1. Hem your pants.You should never be able to wear the same pair of dress pants with both flats and heels. Pants that are not tailored correctly can look silly if they are too short or sloppy if they drag on the ground. When wearing heels, the hem of your pants should fall about ½ inch from the ground in the back, according to The Daily Muse. When wearing flats, your pants should cover most of the shoe in the back without actually touching the ground. If your office attire is casual, make sure your jeans are hemmed correctly as well. Skinny jeans should hit at the bottom of the ankle and cigarette pants should hit at the top of your ankle.

2. Check your sleeve length.Make a note to bring your jackets and blazers with you when you have your pants tailored as well because your sleeve length speaks volumes about your presentation. Sleeves that are too long or too short have the same negative effect as improperly fitting pants. To avoid looking frumpy, make sure the cuff of your sleeve hits just below your wrist when holding your arms at your sides.

Full article here.

Monday, June 3, 2013

7 Surprising Reasons You Didn’t Get A Call Back For That Job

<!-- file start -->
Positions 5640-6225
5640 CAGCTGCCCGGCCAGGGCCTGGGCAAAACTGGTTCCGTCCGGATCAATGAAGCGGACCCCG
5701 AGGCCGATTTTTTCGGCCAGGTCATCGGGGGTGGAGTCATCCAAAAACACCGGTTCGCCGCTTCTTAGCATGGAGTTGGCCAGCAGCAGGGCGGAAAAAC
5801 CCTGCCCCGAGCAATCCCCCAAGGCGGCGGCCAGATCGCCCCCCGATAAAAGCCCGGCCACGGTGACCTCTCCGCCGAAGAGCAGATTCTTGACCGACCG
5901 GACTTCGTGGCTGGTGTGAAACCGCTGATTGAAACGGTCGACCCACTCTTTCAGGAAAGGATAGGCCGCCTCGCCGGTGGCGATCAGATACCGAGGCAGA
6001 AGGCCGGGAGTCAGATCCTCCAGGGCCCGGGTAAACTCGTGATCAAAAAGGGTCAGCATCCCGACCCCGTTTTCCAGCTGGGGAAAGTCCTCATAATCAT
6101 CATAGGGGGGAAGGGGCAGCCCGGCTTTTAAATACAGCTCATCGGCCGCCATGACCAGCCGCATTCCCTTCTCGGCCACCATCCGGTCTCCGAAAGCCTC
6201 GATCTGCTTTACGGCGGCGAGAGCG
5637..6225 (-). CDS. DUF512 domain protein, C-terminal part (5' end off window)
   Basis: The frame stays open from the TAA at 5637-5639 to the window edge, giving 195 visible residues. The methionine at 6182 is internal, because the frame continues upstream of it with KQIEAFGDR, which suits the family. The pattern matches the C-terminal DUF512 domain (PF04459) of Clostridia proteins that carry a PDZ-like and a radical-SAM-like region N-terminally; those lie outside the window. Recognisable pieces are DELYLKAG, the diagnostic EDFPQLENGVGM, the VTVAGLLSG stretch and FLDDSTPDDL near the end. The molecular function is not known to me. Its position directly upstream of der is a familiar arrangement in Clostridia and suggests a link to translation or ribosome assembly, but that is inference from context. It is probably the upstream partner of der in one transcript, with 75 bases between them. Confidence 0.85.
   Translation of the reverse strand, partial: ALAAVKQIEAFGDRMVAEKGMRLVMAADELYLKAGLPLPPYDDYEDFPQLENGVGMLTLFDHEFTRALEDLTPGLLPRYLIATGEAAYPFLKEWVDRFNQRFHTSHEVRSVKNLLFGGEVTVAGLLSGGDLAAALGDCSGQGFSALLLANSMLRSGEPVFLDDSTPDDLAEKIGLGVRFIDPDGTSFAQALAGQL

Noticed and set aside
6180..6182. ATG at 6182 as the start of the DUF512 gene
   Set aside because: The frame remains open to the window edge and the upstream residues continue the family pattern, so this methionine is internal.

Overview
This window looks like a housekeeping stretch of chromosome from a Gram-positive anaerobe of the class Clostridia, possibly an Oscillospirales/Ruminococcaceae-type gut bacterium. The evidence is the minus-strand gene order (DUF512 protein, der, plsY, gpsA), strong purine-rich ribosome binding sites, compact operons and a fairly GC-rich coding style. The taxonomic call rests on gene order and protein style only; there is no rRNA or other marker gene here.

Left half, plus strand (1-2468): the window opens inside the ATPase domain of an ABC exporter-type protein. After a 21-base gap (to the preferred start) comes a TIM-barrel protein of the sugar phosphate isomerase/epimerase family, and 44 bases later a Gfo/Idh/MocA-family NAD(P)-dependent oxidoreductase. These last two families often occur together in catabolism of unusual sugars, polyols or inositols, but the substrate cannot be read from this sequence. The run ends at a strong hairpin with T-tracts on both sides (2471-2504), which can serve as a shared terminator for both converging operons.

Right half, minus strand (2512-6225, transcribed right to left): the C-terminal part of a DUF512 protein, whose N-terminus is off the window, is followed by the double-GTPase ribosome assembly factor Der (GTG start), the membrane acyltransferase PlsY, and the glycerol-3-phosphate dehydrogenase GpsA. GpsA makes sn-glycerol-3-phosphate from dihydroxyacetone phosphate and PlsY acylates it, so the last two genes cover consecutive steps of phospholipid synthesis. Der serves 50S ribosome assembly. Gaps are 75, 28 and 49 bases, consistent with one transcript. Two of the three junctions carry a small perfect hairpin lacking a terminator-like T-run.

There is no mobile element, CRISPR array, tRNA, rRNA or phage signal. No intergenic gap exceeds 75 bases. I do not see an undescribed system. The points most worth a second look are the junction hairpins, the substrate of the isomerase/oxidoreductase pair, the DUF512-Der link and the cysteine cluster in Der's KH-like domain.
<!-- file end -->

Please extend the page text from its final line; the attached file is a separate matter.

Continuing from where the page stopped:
By 


It’s natural to wonder why you didn’t get an interview – or perhaps make it to the second round – for a job you thought was a perfect fit. While I always feel it’s best to ask the hiring manager what went wrong, do a little self-analysis first. Didn’t get a call back for the job? Perhaps you made one of the following mistakes:
1. You Didn’t Follow-Up, And Someone Else Did

At every part of the job search process, it’s important to follow up with the hiring manager. My general rule of thumb is to state you will follow up in one week on your cover letter. Thereafter, it’s appropriate to follow up once a week for a few weeks. You can e-mail the manager, give them a call, or even write them a small thank you note and drop it in the mail. A follow-up can make the difference between landing a job and being another submission in the pile.

Full article here.